Accession Number:

ADA370930

Title:

Physical Training and Exercise-Related Injuries Surveillance, Research and Injury Prevention Military Populations

Descriptive Note:

Final rept,

Corporate Author:

ARMY CENTER FOR HEALTH PROMOTION AND PREVENTIVE MEDICINE (PROVISIONAL) ABERDEEN PROVING GROUND MD

Personal Author(s):

Report Date:

1999-11-01

Pagination or Media Count:

16.0

Abstract:

Athletes and soldiers must both develop and maintain high levels of physical fitness for the physically demanding tasks they perform however, the routine physical activity necessary to achieve and sustain fitness can result in training-related injuries. This article reviews data from a systematic injury control programme developed by the U.S. Army. Injury control requires 5 major steps 1 surveillance to determine the size of the injury problem 2 studies to determine causes and risk factors for these injuries 3 studies to ascertain whether proposed interventions actually reduce injuries 4 Implementation of effective interventions and 5 monitoring to see whether interventions retain their effectiveness. Medical surveillance data from the U.S. Army indicate that unintentional accidental injuries cause about 50 of deaths, 50 of disabilities, 30 of hospitalisations and 40 to 60 of outpatient visits. Epidemiological surveys show that the cumulative incidence of injuries requiring an outpatient visit in the 8 weeks of U.S. Army basic training is about 25 for men and 55 for women incidence rates for operational infantry, special forces and ranger units are about 10 to 12 injuries100 soldier-months. Of the limited-duty days accrued by trainees and infantry soldiers who were treated in outpatient clinics, 80 to 90 were the result of training-related injuries. U.S. Army studies document a number of potentially modifiable risk factors for these injuries, which include high amounts of running, low levels of physical fitness, high and low levels of flexibility, sedentary life-style and tobacco use, amongst other. Studies directed at interventions showed that limiting running distance can reduce the risk for stress fractures, that the use of ankle braces can reduce the likelihood of ankle sprains during harebrained operations and the use of shock-absorbing insoles does not reduce stress fractures during training.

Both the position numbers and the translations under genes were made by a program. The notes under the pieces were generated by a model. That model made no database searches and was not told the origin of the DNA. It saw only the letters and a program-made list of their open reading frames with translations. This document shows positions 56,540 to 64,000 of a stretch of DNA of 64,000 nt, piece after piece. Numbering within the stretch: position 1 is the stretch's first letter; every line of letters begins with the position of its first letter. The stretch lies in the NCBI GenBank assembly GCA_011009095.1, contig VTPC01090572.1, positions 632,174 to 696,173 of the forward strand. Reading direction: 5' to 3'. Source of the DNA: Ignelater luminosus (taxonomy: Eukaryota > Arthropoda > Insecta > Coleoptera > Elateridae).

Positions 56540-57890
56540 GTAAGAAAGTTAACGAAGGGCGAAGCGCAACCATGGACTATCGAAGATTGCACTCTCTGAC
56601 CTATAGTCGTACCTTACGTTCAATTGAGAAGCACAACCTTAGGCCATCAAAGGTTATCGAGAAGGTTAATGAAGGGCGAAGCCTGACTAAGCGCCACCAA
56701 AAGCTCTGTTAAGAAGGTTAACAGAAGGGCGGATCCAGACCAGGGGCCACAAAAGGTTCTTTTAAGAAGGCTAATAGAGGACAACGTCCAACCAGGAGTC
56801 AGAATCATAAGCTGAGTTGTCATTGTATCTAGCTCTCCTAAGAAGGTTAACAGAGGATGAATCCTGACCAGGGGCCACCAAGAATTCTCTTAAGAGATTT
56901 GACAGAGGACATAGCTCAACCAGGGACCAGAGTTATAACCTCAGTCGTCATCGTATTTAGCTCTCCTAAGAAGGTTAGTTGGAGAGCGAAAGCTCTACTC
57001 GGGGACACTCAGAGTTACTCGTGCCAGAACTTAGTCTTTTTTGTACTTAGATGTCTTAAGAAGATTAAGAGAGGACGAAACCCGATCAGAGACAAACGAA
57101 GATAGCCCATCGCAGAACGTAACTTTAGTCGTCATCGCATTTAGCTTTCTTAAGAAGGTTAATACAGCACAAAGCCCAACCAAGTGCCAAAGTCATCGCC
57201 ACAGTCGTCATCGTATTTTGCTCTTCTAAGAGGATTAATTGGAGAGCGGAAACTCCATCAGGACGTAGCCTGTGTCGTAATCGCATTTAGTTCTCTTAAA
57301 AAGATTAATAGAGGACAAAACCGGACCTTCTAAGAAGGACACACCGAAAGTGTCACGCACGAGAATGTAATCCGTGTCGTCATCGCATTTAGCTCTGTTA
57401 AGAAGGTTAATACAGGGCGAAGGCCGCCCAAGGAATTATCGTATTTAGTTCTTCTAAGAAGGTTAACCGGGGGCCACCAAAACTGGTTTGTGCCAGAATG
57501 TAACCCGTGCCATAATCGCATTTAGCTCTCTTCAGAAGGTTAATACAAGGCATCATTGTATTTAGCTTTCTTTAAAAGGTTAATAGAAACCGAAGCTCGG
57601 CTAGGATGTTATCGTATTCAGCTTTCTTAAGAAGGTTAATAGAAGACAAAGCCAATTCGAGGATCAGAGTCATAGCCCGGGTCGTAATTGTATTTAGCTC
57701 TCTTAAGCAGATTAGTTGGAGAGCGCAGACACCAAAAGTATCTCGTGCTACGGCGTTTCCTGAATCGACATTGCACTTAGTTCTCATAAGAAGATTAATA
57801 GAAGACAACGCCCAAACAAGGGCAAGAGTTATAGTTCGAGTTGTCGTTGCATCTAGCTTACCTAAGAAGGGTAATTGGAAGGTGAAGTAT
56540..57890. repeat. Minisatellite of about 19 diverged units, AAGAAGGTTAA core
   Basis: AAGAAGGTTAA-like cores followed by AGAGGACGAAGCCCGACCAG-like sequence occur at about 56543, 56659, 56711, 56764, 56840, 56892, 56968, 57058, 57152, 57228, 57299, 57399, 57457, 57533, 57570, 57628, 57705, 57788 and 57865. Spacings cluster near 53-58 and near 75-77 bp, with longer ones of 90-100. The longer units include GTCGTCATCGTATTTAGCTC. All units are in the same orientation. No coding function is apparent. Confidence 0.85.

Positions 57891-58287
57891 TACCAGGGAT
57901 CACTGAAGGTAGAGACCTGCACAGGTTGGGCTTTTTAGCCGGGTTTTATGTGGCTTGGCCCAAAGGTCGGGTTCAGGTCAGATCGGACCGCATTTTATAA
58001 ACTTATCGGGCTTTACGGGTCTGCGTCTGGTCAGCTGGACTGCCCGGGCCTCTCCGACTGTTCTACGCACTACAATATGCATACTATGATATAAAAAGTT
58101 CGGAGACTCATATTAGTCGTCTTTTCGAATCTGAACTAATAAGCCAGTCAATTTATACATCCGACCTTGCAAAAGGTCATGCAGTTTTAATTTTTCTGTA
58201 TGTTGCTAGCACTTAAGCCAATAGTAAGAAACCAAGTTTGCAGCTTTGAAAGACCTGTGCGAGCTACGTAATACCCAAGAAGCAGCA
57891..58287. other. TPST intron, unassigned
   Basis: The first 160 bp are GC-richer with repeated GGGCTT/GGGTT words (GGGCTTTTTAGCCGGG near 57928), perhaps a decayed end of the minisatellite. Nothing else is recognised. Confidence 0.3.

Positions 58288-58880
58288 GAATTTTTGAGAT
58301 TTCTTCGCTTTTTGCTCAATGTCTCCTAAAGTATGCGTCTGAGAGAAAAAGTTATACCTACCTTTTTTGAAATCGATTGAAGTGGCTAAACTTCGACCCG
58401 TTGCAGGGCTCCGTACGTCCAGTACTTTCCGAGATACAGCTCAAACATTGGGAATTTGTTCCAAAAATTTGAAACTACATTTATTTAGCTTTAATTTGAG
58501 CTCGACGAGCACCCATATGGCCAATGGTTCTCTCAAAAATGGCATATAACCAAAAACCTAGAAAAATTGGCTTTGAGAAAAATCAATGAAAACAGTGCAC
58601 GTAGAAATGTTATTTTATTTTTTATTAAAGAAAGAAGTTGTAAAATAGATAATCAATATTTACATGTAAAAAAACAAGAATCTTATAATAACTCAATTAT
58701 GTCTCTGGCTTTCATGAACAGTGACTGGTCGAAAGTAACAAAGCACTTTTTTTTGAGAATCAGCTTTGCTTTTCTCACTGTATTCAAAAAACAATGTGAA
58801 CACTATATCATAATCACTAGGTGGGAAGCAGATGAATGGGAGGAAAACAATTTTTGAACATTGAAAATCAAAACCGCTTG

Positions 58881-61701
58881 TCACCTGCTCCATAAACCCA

Subject Categories:

  • Medicine and Medical Research
  • Personnel Management and Labor Relations

Distribution Statement:

APPROVED FOR PUBLIC RELEASE